What is an Ionic Bond?
Ionic bonds are a type of chemical bond. An ionic bond is formed between metals (such as sodium, potassium and magnesium) and non-metals (such as oxygen, nitrogen and chlorine) or polyatomic ions (such as ammonium). The metal donates one or more electrons to the non-metal. This causes the metal to become positively charged (as it has lost at least one electron) and the non-metal to become negatively charges (as it has gained at least one electron). This attraction between the positive metal ions and the negative non-metal ions causes a bond (ionic bond) to be formed.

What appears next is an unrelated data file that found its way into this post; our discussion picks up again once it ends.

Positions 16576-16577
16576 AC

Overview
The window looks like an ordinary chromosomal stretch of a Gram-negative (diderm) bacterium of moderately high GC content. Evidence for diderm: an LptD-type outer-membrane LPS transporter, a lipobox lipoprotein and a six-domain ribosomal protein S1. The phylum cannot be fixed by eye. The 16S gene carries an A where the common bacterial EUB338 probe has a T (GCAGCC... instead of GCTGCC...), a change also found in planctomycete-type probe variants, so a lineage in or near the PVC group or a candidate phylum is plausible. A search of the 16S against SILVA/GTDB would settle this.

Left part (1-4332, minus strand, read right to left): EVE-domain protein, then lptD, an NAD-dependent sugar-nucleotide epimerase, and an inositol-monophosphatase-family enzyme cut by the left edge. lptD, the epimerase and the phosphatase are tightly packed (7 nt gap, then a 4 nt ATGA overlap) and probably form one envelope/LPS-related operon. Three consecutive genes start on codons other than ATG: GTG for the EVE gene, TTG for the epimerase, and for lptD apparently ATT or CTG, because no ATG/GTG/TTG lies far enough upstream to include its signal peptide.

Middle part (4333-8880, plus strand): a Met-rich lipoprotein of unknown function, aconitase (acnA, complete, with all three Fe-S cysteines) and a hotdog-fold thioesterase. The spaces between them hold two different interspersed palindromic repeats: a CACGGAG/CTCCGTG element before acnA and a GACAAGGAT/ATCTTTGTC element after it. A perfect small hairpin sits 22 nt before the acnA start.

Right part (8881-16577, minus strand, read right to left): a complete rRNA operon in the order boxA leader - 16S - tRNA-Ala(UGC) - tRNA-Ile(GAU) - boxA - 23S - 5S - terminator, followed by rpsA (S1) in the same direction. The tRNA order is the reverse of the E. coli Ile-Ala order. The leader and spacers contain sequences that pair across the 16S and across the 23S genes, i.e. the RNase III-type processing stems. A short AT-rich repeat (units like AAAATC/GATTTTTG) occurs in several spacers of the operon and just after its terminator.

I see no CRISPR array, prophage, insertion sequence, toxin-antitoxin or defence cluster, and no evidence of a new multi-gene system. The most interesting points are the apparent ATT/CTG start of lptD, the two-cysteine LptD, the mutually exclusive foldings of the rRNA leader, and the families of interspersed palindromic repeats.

Properties of Ionic Compounds
- Nearly all ionic compounds have very high melting and boiling points. Hence, they exist as solids at room temperature.
- Most ionic compounds are soluble in water.
- Ionic compounds do not conduct electricity in the solid state. However, they will conduct electricity in molten and aqueous states, as the ions are free moving.
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